Her father was the king of the Silla kingdom, which had emerged in the south about 250 and 350 AD and by the end of the 7th century managed to unify the whole peninsula. Having no sons, he chose as his heir his daughter Sun Duk, which was no great surprise for a number of reasons.
One was that women in this period had a certain degree of influence already as advisers, queen dowagers, and regents. Throughout the kingdom, women were heads of families since matrilineal lines of descent existed alongside patrilineal lines.
The Confucian model, which placed women in a subordinate position within the family, was not to have a major impact in Korea until the fifteenth century. During the Silla kingdom, women’s status remained relatively high.
There were other reasons, too, that led the king to favor Sun Duk. Early in her life she had displayed an unusually quick mind. One anecdote tells of the time the king received a box of peony seeds from China accompanied by a painting of what the flowers looked like. Looking at the picture, seven-year-old Sun Duk remarked that while the flower was pretty it was too bad that it did not smell. “If it did, there would be butterflies and bees around the flower in the painting.”
Her observation about the peonies lack of smell proved correct, one illustration among many of her intelligence, and thus ability to rule. In 634, Sun Duk became the sole ruler of Silla, and ruled until 647. She was the first of three female’s rulers of the kingdom, and was immediately succeeded by her cousin Chindok, who ruled until 654.
Sun Duk’s reign was a violent one; rebellions and fighting in the neighboring kingdom of Paekche filled her days. Yet, in her fourteen years as queen of Korea, her wit was to her advantage. She kept the kingdom together and extended its ties to China, sending scholars to learn from that august kingdom. She was drawn to Buddhism and presided over the completion of Buddhist temples. She built the “Tower of the Moon and Stars,” considered the first observatory in the Far East. The tower still stands in the old Silla capital city of Kyongju, South Korea.
Sun Duk’s respect as a ruler may have been reinforced by the ancient tradition of female shamanism, which was prominent in Korea, and among some peoples still is. Up until Sun Duk’s time, the word shaman was assumed to apply to women. Shamans had great power as recognized intermediaries between gods and humans. Some presided over national ceremonies, but most were a kind of family priestess, whose role usually was inherited.
Through spirit possession, shamans performed healings and exorcisms, revealed causes of family strife and advised on their resolution, picked auspicious days for weddings or burials, conducted rituals to guarantee continual prosperity, and healed those who were broken in body or soul. As foretellers of the future, shamans had enormous power.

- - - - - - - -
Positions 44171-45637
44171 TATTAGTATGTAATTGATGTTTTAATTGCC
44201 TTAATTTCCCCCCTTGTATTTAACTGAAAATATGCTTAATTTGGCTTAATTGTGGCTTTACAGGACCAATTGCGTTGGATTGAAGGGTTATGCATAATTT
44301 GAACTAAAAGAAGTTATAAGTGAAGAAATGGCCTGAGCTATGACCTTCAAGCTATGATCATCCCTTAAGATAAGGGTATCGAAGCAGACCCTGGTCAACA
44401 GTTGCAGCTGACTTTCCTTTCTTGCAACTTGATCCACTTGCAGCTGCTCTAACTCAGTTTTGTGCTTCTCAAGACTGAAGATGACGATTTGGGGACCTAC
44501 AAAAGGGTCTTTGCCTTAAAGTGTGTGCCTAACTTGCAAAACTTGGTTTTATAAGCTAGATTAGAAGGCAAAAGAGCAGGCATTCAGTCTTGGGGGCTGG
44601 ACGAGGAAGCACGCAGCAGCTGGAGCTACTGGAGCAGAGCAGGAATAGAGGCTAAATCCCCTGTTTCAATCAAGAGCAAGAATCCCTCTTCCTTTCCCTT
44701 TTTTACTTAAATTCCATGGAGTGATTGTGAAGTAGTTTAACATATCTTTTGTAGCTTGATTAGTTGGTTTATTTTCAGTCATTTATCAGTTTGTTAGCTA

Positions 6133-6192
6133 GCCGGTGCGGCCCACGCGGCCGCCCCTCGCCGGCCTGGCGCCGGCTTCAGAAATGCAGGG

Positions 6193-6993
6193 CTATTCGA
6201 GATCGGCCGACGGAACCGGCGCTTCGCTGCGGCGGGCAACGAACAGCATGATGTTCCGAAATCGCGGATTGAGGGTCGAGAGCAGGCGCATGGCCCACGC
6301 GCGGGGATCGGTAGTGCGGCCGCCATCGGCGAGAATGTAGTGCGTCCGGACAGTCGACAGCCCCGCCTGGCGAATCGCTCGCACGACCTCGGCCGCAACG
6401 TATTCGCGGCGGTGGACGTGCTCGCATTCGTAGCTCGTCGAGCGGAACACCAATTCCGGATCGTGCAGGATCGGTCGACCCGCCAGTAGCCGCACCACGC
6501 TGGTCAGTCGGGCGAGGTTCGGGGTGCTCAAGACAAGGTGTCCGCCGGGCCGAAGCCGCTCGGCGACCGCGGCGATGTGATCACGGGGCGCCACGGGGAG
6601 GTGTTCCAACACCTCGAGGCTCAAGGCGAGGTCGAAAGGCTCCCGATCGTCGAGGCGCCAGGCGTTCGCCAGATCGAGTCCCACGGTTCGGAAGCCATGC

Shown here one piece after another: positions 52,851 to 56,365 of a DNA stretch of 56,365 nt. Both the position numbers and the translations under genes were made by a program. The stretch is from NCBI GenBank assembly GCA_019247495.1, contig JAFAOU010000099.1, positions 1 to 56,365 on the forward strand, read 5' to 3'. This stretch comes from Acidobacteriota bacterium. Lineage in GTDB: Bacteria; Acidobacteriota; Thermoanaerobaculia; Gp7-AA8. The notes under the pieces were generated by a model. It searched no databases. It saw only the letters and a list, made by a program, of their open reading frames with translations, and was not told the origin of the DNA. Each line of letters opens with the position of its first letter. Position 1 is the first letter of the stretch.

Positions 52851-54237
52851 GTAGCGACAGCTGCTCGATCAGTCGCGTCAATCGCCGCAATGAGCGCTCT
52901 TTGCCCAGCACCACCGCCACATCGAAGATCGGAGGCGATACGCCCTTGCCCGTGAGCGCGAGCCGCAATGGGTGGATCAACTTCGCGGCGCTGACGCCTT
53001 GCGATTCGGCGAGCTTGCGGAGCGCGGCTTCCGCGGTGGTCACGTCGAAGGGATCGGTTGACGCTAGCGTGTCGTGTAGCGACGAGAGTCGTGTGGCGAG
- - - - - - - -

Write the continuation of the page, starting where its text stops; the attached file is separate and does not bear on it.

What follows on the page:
Histories tell us that Sun Duk was revered for her ability to anticipate advents. Might it have been this more than any other attribute that led to her popularity as a ruler? If so, it is a prime example of a way time honored female tasks have helped women assume leadership roles.
|The Royal Tomb of Queen Seondeok (선덕여왕릉), located in Bomun-dong, is a round-shaped tomb with earthen layers, 73 meters in circumference. Aside from the fact that it was constructed using natural stones in double layers, the tomb has no other unique features. As the oldest daughter of King Jinpyeong, Queen Seondeok became the first queen of the Silla Dynasty. During the 16th year of her reign, Bunhwangsa Temple (분황사) and Cheomseongdae Observatory (첨성대) were built. She also ordered the construction of the famous nine-story pagoda of Hwangyongsa Temple, an achievement of Buddhist architecture. While many of her efforts laid the foundation for the unification of Three Kingdoms of Korea, Queen Seondeok’s reign was plagued by rebellion and strife and she died in 647 during a rebellion, 23 years before unification was realized.|
Yung-Chung Kim, “Women of Korea – A History from Ancient Times to 1945” Seoul: EWHA Women’s University Press, 1997.
There is a site called “Teaching About Korea” with curriculum handouts. Some deal with “Queens of the Silla Era.”
Note: This is the abridge version of the biography. For a more in-depth and detail account, it is available on request.
Compiled and prepared by: Master Ngiaw Wee Sun
SUN DUK HYONG
This pattern is named after Queen Sun Duk of the Silla Dynasty 668 A.D. She was known for bringing martial art from China to Korea. The diagram represents “Lady”. The 68 movements of this pattern refer to the year 668 A.D. This pattern was designed and created by Grand Master Park Jung Tae for 4th Degree Black Belt.
Grand Master Park developed Pyong Hwa and Sun Duk, realizing that everything in life is a confluence of relationships. Everything is a balance between feminine and masculine energies, the yin and the yang, and anytime when there is more of one than the other, we are out of balance. Pyong Hwa denotes peace and to bring about peace and order in the world, Grand Master Park invoked the presence of Queen Sun Duk , the yin qualities of sweetness, beauty and intelligence. As the 27th ruler of the Silla Dynasty Queen Sun Duk also showed herself to be a lover of art, architecture, and peace.
Queen Sun Duk was a vibrant woman with an intuitive intellect, a queen who ruled her people well, and who could, according to legend, predict the future. Her life was, in my humble opinion, a life well lived.
Right now we need to awaken the feminine divinity within us because the dominance of the masculine forces has contributed to belligerence, arrogance, and aggression, the very problems we see in the world right now.
Sun Duk pattern ( 68 movements )